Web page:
This comprehensive approach has met with favour in our parent communities – whom I would argue are ultimately the arbiter of our actions.

    Legislation aside, there is an important conversation to be had between educators and IT professionals. I blogged this issue recently – Technician with (not against) Teacher. If the IT administrator has come from the corporate sector, then he/she will want and need to understand the “business of learning”. Let the conversation begin.

  2. Wesley Fryer says:

    Cindy: Thanks SO much for sharing your perspectives and experiences. I love the fact that these conversations are taking place in an international context, which is often so enlightening… Do you have a link to your district policies that you can share? I’ll check out the post link you included. THANKS!

  3. Wes-

    In regards to filtered content, we have a tiered filtering system for teachers using Bess; certain sites are flagged with a cautious green warning from the Bess filter and teachers must click through this warning page to view most blogs, wikis etc. Building ET’s can override any red Bess warning pages for teachers if needed.

    In a related area, our district has or had (it’s not being supported currently by our technology department?!) a great way for teachers to upload and share digital content for parents teachers, and students using a secure web portal. You can see a voice thread demo of it here: http://voicethread.com/share/23210/

    All moves in the right direction…

  4. Mark Ahlness says:

    I don’t think tiered content filtering is the step in the direction that will make a difference to this huge issue. The first step must be to get EDUCATORS in on the decision making on content filtering. Period. Technicians are not qualified to decide what is educationally critical, challenging, appropriate, stimulating, age- appropriate, and so on – for the kids in my classroom. – Mark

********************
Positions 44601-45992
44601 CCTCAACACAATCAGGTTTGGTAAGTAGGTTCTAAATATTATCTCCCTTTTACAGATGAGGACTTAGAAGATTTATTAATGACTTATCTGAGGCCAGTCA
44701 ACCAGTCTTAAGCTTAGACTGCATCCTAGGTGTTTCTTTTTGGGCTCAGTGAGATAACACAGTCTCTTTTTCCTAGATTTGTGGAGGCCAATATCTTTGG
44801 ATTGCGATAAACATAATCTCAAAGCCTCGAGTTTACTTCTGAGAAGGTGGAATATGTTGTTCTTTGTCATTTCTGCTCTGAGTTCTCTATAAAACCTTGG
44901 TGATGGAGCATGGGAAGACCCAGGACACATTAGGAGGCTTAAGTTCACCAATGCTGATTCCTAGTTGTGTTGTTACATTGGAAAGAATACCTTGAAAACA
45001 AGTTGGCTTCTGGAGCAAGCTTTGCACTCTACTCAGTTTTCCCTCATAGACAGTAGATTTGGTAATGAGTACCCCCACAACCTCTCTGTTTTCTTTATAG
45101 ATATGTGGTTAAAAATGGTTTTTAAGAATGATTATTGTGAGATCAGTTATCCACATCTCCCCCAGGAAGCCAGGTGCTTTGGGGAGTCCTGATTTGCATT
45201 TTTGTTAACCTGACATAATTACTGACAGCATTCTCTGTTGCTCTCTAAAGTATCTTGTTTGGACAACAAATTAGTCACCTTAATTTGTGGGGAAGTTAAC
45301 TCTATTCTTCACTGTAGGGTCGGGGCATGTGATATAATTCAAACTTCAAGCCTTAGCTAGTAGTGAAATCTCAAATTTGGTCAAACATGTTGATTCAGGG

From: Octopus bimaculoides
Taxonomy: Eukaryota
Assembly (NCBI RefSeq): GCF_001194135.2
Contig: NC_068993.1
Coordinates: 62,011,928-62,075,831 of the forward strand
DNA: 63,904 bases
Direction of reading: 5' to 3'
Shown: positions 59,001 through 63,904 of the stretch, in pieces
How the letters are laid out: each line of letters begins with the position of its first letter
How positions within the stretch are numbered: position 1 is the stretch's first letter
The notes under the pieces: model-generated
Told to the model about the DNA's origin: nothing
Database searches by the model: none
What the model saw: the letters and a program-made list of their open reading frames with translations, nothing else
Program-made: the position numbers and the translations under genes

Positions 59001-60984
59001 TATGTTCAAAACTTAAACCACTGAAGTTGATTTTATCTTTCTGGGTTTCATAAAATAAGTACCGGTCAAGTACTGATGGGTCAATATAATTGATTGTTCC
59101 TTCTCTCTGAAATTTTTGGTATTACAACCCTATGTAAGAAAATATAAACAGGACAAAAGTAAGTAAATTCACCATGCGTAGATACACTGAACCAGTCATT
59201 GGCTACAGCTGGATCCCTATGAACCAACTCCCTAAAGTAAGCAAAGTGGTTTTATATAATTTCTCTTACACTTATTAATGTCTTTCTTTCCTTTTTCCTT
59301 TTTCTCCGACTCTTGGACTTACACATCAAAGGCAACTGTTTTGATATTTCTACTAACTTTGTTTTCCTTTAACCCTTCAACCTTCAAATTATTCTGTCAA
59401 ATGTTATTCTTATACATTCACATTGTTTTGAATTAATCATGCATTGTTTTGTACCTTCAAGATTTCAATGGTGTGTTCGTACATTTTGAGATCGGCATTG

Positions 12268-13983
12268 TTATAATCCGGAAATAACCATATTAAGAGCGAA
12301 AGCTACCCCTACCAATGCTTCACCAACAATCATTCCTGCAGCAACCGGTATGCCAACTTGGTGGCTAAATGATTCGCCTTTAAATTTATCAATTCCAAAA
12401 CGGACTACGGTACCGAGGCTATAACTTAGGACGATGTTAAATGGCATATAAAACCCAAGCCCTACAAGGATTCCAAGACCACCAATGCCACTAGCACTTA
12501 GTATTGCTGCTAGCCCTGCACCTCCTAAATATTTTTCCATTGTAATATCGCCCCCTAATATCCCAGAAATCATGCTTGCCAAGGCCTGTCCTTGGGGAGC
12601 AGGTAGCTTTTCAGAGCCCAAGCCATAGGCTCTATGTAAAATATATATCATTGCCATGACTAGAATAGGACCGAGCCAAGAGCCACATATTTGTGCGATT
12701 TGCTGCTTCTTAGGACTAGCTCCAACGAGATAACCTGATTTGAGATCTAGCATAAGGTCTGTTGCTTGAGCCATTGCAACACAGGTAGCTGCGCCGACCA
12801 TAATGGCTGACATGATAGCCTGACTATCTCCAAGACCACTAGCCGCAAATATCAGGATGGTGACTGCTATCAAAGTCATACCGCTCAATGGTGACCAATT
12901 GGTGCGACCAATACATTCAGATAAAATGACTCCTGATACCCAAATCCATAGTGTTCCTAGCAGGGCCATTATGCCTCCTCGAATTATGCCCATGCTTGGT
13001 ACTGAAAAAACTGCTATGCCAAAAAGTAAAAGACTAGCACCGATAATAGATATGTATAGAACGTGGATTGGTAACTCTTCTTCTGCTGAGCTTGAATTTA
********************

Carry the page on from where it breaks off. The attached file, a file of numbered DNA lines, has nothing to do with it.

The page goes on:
5. diane says:

    I’ve been trying various methods to access select YouTube videos for class use. Our IT will unblock certain sites on certain days at certain times – very cumbersome. I believe teachers should have the ability to unblock content to either evaluate a resource or use it for instruction.

    Regarding Flickr: I’m trying to teach my students responsible digital citizenship. Rather than using Google images, I’m pointing them to Creative Commons. If Flickr were blocked, they’d lose that option. As with anything else, responsible use should be the goal, not filtering (which many of the kids know how to circumvent, anyway!)

  6. Rodd Lucier says:

    Wes,
    You’ve effectively encapsulated many of the issues I’ve noticed in my region of southwestern Ontario.

    Cindy,
    The plan to incorporate web training along with differentiated permissions is a terrific idea. It’s one huge carrot that just might get teachers to participate in training that is long overdue…

  7. Art Gelwicks says:

    Tiered filtering is definitely an approach that can address a number of issues with content access within a school. I suggest refining the idea a bit further and creating the two tiers, but only allowing the staff to have the second tier by completing professional development training first. By doing this you can mitigate the liability issues present with broader access to internet content. Is it a perfect solution? By no means. Is it a good start? Yes.